When we last off, our heroine was proving how Jewish she was with stories of her family’s refusal to believe that she was old enough to cross a street without holding someone’s hand. In today’s episode, our heroine will prove how Jewish she is by recounting the saga of her experiences going to a dental school clinic to get her cavities filled to save money.
But seriously. I think we all know that dental work is expensive and if you have 17 cavities (well, 7, officially) you might as well go to a university dental clinic and have perfectly decent treatment there.
I have gone to the clinic before. Although my dentist took pleasure in my pain, reminded me of all my unsuccessful relationships and let his supervisor make lewd comments while hovering over with me a sharp object, he was a fourth year and for the most part, really knew his stuff.
I assumed that when I went back this year, also with a broken filling, that I’d get another dental student who really knew his stuff.
And the dentist that I got does know some stuff. He knows that if I’m moving to SF, I should swap my BlackBerry for an iPhone. He knows how to be really polite to his superiors. He even knows how to explain where Ithaca if you tell him that you’ve never heard of Cornell, and he fails to realize you are kidding.
He knows how to tell you in a very soothing voice that you are “doing great” and are “almost there” as he injects you with a big shot of novocaine. Unfortunately, he does not know how to find the nerve he needed to inject, and thus fails to numb your tooth, and has to inject you four times. But that comes later.
The trouble actually started at the very beginning of the session, when it turned out he didn’t know where to find my x-rays. (those horrible photographs revealing my outwardly acceptable teeth to be internally decayed.) He kept walking away, coming back and gasping, “ugh! I can’t believe this happened.” He sounded like me, when I’m having a panic attack about not being able to find my keys. Usually, when I have one of those panics, it takes me about an hour to wind down, so I did not feel excited about the fact that if he did manage to find the x-rays, his frenzied self would be holding a drill in my mouth.
Finally, he found them. Apparently trying to lighten the mood, when he came back, he told me, “the director of the program was really sad when I told her you were moving to California. She looked at your chart and was really excited to fill all those cavities.” It’s like that joke about dentists giving away lollipops to make more money, except that clearly no one had ever explained to him that it was a joke, and that if he admitted how badly he wanted people’s teeth to rot, he was probably not going to have a very good career.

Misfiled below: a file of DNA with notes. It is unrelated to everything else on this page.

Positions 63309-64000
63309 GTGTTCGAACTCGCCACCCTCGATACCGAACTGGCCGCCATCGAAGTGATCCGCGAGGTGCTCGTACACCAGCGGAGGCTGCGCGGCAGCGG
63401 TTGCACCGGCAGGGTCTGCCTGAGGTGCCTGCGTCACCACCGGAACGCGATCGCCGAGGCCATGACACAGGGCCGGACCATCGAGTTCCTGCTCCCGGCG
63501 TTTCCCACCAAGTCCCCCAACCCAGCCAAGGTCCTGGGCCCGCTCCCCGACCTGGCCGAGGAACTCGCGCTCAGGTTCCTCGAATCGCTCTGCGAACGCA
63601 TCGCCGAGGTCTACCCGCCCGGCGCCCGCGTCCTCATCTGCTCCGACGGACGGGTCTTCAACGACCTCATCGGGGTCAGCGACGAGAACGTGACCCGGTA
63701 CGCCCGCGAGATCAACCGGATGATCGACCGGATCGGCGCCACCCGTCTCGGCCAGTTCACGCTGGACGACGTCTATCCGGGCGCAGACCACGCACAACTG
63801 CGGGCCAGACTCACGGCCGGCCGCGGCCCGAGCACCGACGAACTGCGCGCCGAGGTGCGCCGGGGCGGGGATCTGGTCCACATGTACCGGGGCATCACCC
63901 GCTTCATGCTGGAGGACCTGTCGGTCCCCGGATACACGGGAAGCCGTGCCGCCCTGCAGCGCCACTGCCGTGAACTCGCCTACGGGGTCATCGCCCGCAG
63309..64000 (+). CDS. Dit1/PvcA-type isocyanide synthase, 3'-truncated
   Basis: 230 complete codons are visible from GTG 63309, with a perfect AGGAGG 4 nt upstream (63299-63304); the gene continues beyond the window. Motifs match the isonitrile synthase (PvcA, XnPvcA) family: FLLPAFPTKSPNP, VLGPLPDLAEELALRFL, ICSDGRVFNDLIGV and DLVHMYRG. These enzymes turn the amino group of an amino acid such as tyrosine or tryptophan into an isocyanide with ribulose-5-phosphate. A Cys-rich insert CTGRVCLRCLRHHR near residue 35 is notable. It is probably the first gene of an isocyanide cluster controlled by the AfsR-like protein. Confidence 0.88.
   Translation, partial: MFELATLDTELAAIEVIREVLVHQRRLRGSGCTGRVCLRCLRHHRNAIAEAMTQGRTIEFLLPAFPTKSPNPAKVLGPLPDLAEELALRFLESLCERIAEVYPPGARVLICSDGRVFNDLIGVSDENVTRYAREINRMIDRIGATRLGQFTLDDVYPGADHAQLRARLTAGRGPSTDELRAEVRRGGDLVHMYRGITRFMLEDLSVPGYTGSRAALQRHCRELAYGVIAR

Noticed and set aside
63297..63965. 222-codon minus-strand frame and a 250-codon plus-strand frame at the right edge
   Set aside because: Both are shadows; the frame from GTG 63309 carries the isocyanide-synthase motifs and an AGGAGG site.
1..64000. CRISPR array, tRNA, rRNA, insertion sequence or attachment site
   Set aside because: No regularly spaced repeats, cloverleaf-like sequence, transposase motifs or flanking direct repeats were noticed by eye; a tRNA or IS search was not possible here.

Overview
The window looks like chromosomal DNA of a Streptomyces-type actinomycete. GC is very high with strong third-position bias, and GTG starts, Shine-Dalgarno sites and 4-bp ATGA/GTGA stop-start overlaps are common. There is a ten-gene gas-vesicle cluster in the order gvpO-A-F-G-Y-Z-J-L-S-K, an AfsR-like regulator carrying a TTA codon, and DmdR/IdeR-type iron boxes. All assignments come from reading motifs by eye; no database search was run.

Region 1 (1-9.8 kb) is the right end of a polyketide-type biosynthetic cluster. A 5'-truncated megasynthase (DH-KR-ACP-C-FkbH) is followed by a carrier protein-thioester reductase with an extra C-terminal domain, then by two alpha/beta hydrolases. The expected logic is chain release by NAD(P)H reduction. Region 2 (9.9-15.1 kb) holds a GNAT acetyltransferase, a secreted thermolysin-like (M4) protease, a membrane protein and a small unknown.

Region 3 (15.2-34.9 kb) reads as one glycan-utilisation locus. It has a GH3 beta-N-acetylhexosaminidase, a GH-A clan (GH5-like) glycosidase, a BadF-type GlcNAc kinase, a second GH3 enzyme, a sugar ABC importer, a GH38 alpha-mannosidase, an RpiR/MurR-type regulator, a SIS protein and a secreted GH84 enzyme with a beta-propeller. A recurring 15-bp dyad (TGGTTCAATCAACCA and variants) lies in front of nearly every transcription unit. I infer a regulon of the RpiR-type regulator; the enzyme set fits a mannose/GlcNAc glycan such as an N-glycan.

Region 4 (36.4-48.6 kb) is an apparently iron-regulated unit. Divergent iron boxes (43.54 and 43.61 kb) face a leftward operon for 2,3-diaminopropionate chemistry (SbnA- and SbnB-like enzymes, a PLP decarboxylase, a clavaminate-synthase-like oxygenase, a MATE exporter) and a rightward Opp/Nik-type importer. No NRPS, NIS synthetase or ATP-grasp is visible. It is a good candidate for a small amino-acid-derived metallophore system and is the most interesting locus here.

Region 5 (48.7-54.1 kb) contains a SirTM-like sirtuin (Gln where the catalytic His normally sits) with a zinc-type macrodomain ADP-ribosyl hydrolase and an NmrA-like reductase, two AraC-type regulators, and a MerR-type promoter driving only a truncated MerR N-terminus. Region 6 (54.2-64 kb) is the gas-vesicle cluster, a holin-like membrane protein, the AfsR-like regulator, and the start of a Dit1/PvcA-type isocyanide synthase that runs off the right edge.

But I said nothing, because I hadn’t had coffee, and I was feeling a bit uneasy about the fact that right after the dentist, I was headed to a meeting with a relatively well-known writer and her agent. Instead, I opened wide when he said, “Look, a lollipop!” and shoved a Q-Tip with the red numbing paste into my mouth. Then came the needle. Apparently, in order to numb the tooth, he had to shove in a very sensitive spot and inject me for a very long time.
Now, as most of us normal, well-adjusted people know: pain sucks. The only thing that sucks more than pain is having someone coo at you as though you are a puppy on the verge of being house-trained while you are in said pain. “It’s ok!” He told me. “You’re doing an awesome job!” Awesome job of what? Writhing in the chair?
When he finished, he said that we should wait 30 seconds, and then he could start drilling. 3 seconds after he started drilling, I writhed again. The injection had failed.
And so we tried again. And then we tried to drill again. And then I writhed again. And so we tried again. And then I writhed again.
“Ok, so I guess I didn’t find your nerve,” he concluded, putting down the drill. “The rule is, we try three times and if it still doesn’t work, we get a supervisor.” He walked away. I curled my knees into my chest and contemplated. Three times? he was allowed to inject me incorrectly three times before anyone else helped? And this happened often enough that it was a rule?
I immediately went my safe place: the screen of my BlackBerry. I’d led my dentist to believe that I needed to be on call in case the office needed at anything at any point, when what I really needed was someone in the office–or anywhere– to email me a funny joke so I could stop thinking about the horror of the situation I was in.
When he came back with his supervisor, he explained, “She’s just not numb.” The supervisor, an older Eastern European woman, sat down and promptly began slapping my face. “Can you feel here?” she asked, kneading her fingers in my cheek.